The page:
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British Cheese Week

 

Monday 26th May – Sunday 1st June 2014

 

 

Jump to:-    General  History   |   Britain's Favourite Cheese  |  Other Popular British Cheeses

Farmers Markets  |  Online SuppliersBritish Cheese Week Recipes

 

Click here for information about British Food Fortnight

Many people pass over British cheese for French or Italian cheese, but with over 700 cheeses being made in Britain today, and with a very long history in cheese-making, they shouldn't. So hats off to British Cheese Week. Not only is the UK still producing traditional and new British cheeses but our cheese-makers have gone a few steps further and today there is more mozzarella produced in the UK than in Italy. We also produce our own Parmesan, Brie, Camembert and Gruyère.

© Joe Gough - Fotolia.com

 

Grated Cheddar and Red Leicester

© Lucky Dragon - Fotolia.com

 

English Mozzarella

© Joe Gough - Fotolia.com

 

Stilton

GENERAL  BRITISH CHEESE HISTORY

Whilst cheese has been made in Britain for thousands of years, it was during Roman times that the processing techniques were refined. During the 11th Century, much of the cheese- making in Britain was carried out by monks, whose monasteries were thriving following the Norman invasion.

Their experimentation gave us, at the least the foundations of many of the cheeses made today. An excellent example of this is Wensleydale which can be traced back to the twelfth century when it was made by the Cistercian monks at Jervaulx Abbey in Yorkshire.

From the 16th century onwards, cheeses were being known by the name of the region in which they were made and by the early 19th century the British Cheese industry was booming with cheese was being made in farmhouses across the length and breadth of the United Kingdom. However, two factors were to have profound affects on British Cheese-making.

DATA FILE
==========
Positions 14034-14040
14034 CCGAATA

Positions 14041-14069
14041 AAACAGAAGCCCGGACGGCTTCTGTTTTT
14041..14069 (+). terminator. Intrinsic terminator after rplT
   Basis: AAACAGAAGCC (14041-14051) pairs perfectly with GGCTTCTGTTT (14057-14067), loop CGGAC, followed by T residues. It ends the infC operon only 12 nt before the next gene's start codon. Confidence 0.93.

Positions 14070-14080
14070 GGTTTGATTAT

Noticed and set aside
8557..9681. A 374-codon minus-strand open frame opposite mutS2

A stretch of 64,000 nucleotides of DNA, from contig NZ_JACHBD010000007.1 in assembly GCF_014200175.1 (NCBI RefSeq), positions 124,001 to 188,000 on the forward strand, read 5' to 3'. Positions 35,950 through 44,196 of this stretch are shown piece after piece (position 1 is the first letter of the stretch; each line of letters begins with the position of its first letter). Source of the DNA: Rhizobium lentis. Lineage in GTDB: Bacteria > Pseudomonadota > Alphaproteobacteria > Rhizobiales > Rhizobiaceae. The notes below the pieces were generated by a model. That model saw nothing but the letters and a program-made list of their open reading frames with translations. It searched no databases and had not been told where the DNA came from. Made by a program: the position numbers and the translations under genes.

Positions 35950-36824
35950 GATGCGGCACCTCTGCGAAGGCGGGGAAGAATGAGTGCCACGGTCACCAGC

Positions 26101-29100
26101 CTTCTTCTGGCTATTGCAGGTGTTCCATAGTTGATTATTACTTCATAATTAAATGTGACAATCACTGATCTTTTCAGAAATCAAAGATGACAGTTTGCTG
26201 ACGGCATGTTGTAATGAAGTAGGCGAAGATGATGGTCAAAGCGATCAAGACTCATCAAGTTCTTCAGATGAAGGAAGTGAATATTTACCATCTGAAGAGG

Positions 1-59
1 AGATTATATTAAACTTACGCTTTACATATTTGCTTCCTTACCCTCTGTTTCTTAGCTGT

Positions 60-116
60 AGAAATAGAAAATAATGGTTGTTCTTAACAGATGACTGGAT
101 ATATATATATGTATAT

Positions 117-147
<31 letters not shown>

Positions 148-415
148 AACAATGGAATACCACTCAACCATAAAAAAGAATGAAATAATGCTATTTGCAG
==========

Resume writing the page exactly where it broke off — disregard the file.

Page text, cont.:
The Industrial revolution with its vast railway networks made the transport of fresh milk over great distances possible, making it more profitable for dairymen to sell milk rather than make cheese, resulting in local cheese-making taking a nose-dive

World War II brought rationing to Britain with the weekly allowance per person being only 50g/2oz! And as if that wasn't bad enough, The Ministry of Food stipulated that only one type of cheese could be manufactured - the National Cheese - the final nail in the coffin and by the end of the war only a few varieties were being made.

It wasn’t until the 1970’s that British cheese-making had something of a revival with the happy re-discovery of old recipes and the development of new cheeses and techniques bringing us to the present day thriving industry.

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Britain now produces many types of cheese including some made from goat, ewe and even buffalo milks.

BRITAIN'S FAVOURITE CHEESE

Cheddar has always been and still is Britain's favourite cheese. It gets its name from the Cheddar Caves in Somerset, UK where it was first stored in the 15th Century. Here are a few interesting facts about Cheddar:-

• There are 6 main varieties of Cheddar - mild, medium, mature, extra-mature, vintage and West Country Farmhouse Cheddar. The main difference between them is the time they are aged – usually from 2 months for mild to 24 months for vintage

• Cheddar is the UK’s favourite cheese, accounting for 55% of the market

• It takes 10 litres of milk to make one kilogram of Cheddar

• A matchbox sized piece of Cheddar contains about 30% of the recommended daily calcium intake for adults

• West Country Farmhouse Cheddar has a PDO (Protected Designation of Origin) and can only be produced in the West Country - Devon, Dorset, Somerset and Cornwall

• King Henry II declared Cheddar cheese to be the best in Britain and records show that in 1170 the king purchased 10240lbs of Cheddar

• By the reign of Charles I, records show that the demand for cheese made at Cheddar was so high that it was “bespoke” and already sold before it was even made.

• In 1901 the village of Cheddar despatch 3500lbs of cheese to Captain Scott aboard the ship "Discovery", for his Antarctic Expedition

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OTHER BRITISH CHEESES

With so many British cheeses being produced today, it is impossible to talk about all of them here, however, there are a few which any cheese-fearing editor would dare not to mention individually during  British Cheese Week.